Current Season Total Allowable Catch
*2022 season Abalone TAC came into effect from 1 January 2022
|Zone||2022 TAC (kgs)*||2022 TAC kgs/unit*|
|Bass Strait Blacklip||80,500||23|
The Tasmanian wild abalone industry is a major
contributor to the Tasmanian economy. It is the largest wild abalone
fishery in the world, providing around 25% of the annual harvest.
Commercial abalone fishing in Tasmania waters began in the later 1950s with annual catches in the order of 2,000 tons being landed by the mid-1960s. The fishery has predominantly focused on blacklip abalone
, with greenlip abalone
typically accounting for around 5% of the total wild harvest.
In 2020/21, the gross value of production of the fishery was around $50 million from a total catch of approximately 1,000 tonnes.
Managing the Fishery
The commercial fishery has limited entry via a cap on dive licences and is managed using a system of sizes, total allowable catch (TAC) and regional catch caps. Commercially, limited entry and legal minimum sizes are more long-term arrangements, while TAC and regional catch caps are the subjects of annual co-management meetings and settings developed through the Abalone Fishery Advisory Committee (AbFAC)
Abalone Harvest Strategy 2018 - 2020
Download the Abalone Harvest Strategy that sets out the management direction of the fishery.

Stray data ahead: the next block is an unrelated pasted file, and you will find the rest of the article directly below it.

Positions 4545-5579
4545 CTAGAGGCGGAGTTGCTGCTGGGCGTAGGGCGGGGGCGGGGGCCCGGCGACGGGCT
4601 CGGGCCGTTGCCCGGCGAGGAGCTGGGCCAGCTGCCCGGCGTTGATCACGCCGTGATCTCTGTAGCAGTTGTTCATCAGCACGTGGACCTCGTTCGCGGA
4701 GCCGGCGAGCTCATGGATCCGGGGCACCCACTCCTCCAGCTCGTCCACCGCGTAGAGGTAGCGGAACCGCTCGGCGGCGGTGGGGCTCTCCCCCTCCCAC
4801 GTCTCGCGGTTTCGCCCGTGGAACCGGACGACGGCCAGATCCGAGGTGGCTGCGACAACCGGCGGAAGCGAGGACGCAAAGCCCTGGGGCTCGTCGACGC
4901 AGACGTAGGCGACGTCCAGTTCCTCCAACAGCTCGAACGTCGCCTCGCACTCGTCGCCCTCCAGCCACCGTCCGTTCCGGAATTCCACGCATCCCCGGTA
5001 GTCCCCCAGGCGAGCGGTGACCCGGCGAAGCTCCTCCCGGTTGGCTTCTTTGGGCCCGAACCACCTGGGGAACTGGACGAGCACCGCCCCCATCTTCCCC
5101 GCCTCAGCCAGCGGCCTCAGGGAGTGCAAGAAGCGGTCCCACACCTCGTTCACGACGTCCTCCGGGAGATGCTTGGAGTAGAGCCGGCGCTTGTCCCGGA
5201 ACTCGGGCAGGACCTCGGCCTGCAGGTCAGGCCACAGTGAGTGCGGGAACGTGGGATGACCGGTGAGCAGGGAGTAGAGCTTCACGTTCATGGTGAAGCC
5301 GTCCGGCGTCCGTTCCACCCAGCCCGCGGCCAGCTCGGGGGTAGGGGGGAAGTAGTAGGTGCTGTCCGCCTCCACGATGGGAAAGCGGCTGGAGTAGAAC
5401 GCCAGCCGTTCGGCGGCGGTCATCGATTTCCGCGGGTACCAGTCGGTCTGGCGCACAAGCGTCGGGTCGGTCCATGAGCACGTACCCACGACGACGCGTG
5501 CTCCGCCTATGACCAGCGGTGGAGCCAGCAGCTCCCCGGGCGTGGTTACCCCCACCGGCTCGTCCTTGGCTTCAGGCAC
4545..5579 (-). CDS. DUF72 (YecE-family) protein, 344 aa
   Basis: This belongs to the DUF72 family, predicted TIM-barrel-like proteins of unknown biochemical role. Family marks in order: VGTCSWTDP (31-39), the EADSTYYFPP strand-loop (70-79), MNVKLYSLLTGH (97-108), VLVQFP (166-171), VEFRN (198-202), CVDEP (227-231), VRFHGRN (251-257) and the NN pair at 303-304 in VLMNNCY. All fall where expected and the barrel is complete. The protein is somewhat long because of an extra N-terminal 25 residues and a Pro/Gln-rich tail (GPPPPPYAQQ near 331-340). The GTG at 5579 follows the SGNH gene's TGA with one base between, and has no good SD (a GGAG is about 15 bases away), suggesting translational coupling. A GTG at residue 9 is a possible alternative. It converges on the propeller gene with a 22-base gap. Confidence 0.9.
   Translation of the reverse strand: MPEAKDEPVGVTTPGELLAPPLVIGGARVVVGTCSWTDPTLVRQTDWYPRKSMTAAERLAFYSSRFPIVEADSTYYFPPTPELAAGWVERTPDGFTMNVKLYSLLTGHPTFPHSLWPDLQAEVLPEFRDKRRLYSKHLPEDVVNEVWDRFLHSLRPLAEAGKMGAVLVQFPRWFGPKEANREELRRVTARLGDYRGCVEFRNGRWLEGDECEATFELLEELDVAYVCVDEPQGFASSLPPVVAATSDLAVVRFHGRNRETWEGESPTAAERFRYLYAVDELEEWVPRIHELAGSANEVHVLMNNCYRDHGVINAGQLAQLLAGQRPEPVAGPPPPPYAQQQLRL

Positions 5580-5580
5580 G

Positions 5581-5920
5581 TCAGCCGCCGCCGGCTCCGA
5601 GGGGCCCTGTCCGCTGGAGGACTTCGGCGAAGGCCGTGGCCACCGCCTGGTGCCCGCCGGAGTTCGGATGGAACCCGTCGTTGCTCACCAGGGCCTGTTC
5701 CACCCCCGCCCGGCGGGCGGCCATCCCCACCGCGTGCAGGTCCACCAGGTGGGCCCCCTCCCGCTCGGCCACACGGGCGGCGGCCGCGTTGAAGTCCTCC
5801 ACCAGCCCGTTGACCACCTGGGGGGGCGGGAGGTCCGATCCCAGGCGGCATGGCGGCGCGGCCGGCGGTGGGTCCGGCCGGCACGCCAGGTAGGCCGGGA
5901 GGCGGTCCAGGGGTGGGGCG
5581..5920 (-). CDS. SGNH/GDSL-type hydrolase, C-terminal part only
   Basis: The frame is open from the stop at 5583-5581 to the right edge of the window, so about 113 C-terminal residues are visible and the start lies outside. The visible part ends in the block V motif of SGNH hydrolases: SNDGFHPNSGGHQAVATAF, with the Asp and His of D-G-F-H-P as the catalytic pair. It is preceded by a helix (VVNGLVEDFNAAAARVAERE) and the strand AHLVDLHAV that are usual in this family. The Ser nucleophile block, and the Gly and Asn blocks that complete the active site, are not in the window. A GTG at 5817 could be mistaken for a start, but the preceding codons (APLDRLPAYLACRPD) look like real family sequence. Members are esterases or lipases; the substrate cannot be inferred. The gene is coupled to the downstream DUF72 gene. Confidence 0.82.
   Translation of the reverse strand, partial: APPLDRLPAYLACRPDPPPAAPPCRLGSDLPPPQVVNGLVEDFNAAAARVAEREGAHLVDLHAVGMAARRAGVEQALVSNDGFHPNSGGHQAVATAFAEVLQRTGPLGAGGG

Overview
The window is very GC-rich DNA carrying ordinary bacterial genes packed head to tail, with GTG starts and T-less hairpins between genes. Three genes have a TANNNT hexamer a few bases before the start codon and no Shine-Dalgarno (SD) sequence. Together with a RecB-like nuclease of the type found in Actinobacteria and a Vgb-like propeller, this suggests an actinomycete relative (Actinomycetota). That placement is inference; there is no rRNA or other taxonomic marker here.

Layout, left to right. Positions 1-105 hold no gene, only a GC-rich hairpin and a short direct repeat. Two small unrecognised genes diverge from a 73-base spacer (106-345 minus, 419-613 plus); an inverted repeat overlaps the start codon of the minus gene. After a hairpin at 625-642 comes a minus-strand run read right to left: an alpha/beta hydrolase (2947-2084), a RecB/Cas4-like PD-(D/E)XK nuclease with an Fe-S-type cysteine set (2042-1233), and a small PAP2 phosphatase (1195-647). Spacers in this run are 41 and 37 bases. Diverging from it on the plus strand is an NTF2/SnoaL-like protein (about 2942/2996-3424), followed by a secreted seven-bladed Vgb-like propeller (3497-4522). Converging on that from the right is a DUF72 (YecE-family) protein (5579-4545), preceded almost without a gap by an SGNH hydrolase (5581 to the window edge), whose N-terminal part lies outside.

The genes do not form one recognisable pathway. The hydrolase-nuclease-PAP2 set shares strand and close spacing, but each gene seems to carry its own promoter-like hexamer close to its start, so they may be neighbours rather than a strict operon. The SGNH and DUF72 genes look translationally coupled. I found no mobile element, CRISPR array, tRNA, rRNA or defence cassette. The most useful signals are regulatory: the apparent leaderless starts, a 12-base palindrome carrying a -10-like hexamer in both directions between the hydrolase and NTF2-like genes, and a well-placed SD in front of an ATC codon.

Abalone Harvest Strategy (PDF 2Mb)
Review of the Tasmanian Abalone Harvest Strategy (PDF 902Kb)
Abalone Operational Information 2022
Download the Abalone Operation Information paper 2022 which includes: Total Allowable Catch; Boundaries; Size Limits; Closures; Biosecurity; Fishing Zones, Research Areas; Information for Processors; Over-catch; Share Diving; Sustainable Catch Targets; GPS and Depth Loggers.
2022 Abalone Operational Information Document (PDF 993Kb)
CLICK MAP IMAGE below to see a detailed PDF of abalone fishing blocks. Boundaries shown on the map are indicative only.
Map of sub-blocks in the commercial abalone fishery
Total Allowable Catch and Catch Update
Each year the abalone Total Allowable Catch, known as the TAC, is set for the next quota year which aligns with the calendar year.
An allowable catch needs to be set for each zone in the fishery, which together comprises the TAC. Each of the 3,500 quota units then provides access to the same amount of abalone in each zone, and the fishery as a whole.
The yearly TAC is divided by 3,500 to determine the amount each quota unit provides for the year. As the TAC changes, the quota units are amended each year correspondingly.
Commercial abalone catch data are reported annually in the Abalone Fishery Assessment Report
produced by the Institute for Marine and Antarctic Studies (IMAS). IMAS does not routinely report on catch data within an existing quota year.
Go to the Abalone Closures page
for more information, including fishery closures, marine reserves, abalone research areas and biosecurity closure.